Wednesday, March 24, 2010

snail mail from Eugene Peterson: advice to church planters

Eugene Peterson is age 78, he has just released his 467,878th book, and of course it, too, is a classic (excerpts here).

And how cool that he still writes real letters, answering real questions, like in the personal letter to JR Briggs below, responding to JR's letter/question asking "
What are the non-negotiables of being a church planter?'

"The one great advantage you have as a new church pastor is that you are forced to start small. Nothing is imposed on you. Determine that you will know every person, their names and whatever of their lives they are willing to let you in on. Be in their homes. Invite them into your home in small groups for an evening or lunch. The killing frost in too much new church development is forming programs that will attract people or serve their perceived ‘needs,’ getting them ‘involved.’ The overriding need they have is worship and that is the one thing that is lowest on their ‘needs’ list. Insist on it: keep it simple – learn to know every last one of them relationally. And call them to worship – and not entertainment worship, but a community at worship. Americans these days are not used to being treated that way, personally and apart from promotional come-ons. Religious entrepreneurism has infected church planting all over the country. When it is successful numerically (and if you are a good salesman and smile a lot it probably will be) you will end up with a non-church.”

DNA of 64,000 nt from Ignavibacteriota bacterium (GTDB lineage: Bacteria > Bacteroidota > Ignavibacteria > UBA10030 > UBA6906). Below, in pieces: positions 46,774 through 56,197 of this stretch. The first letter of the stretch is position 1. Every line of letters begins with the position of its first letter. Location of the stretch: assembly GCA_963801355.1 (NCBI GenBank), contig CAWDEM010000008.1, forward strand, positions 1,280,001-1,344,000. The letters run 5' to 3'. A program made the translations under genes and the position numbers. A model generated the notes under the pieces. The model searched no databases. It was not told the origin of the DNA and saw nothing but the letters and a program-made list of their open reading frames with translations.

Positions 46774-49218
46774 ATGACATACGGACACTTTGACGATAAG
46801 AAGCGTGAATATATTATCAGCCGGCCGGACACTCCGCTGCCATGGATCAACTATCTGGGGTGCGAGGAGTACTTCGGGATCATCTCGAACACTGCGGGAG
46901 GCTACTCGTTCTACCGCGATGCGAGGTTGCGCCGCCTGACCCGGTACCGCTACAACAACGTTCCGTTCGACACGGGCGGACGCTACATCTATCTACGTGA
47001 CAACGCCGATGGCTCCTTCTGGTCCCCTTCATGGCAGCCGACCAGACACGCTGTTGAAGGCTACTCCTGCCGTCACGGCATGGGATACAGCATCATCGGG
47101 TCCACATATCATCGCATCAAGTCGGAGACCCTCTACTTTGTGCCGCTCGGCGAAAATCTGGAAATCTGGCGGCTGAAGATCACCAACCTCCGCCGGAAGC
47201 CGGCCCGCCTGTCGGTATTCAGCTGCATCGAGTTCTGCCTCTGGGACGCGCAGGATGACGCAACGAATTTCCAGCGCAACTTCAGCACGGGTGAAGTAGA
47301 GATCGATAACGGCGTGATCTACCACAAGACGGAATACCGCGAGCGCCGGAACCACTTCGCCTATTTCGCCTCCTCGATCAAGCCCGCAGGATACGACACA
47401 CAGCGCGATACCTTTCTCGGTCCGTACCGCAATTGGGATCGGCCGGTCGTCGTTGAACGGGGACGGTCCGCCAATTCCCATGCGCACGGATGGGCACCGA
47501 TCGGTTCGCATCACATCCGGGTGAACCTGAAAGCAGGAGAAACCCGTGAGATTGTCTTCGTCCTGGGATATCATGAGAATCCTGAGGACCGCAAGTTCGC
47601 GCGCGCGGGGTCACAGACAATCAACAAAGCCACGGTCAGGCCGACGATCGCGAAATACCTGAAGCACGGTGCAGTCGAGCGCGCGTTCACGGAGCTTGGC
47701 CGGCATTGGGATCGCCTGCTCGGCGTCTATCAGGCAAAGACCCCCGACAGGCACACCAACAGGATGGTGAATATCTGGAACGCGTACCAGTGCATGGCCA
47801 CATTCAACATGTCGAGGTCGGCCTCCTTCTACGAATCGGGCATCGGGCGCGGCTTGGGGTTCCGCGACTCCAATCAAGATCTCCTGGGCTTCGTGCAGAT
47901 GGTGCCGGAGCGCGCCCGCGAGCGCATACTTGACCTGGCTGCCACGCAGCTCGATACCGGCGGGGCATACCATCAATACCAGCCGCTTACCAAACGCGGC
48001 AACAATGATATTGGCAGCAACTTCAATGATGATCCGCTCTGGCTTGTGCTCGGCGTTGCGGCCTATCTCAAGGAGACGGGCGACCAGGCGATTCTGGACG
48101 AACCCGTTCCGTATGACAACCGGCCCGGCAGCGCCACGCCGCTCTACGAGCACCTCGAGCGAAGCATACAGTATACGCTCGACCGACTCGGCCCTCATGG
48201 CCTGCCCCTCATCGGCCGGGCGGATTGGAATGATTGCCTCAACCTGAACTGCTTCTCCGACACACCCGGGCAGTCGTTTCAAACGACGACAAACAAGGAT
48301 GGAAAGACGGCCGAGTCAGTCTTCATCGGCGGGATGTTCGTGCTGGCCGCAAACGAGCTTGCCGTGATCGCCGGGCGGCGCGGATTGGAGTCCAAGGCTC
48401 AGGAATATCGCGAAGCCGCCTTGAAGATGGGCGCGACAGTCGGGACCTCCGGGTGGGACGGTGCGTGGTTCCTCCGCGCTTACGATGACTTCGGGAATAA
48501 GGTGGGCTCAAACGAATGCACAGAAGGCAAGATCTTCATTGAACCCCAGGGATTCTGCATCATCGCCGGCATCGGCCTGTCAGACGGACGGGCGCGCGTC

, Eugene Peterson

A previous letter to JR and the church he pastors, in response to
"What would you want to say to a group of committed followers of Jesus who were starting a new faith community?”:

“…I have a strong conviction that one of the primary responsibilities of the pastors is to use language that is appropriate to living the gospel relationally on the ground, locally, in place with the people you are living and working with… The most conspicuous ways in which the gospel is communicated is by preaching (kerygma) and teaching (didache). They are essential. But pastor and congregation train one another in using a much more relational and personal, informal and unstudied language as we work wit people primarily not to proclaim or teach them about God but ot get it into their everyday, around the house, around the workplace lives. I call this language paracletic (from Paraclete, the Holy Spirit). It gets its content from preaching and teaching, but it gets its tone and syntax from this local and relational setting and encounter. This is the language of conversation – not telling people the truth of God and not explaining the things of God, but letting those languages be translated into the vernacular of our ordinary lives when we are not preaching and not teaching. Which is the way we use language most of the time and most naturally.

And the only way you can do that is with people whose names you know and whose stories you know. This is what is unique about the pastoral vocation. And this is the great opportunity of a newly developing church. You can preach from the pulpit and teach from the lectern but when you walk into the church parking lot or stand in the checkout line at Wal-Mart you are using the language of the Word made Flesh in the places where people spend most of their time, where you spend most of your time.

And now you are forming a congregation where that conversational gospel is possible. I am so glad for you.”
-link, Eugene Peterson

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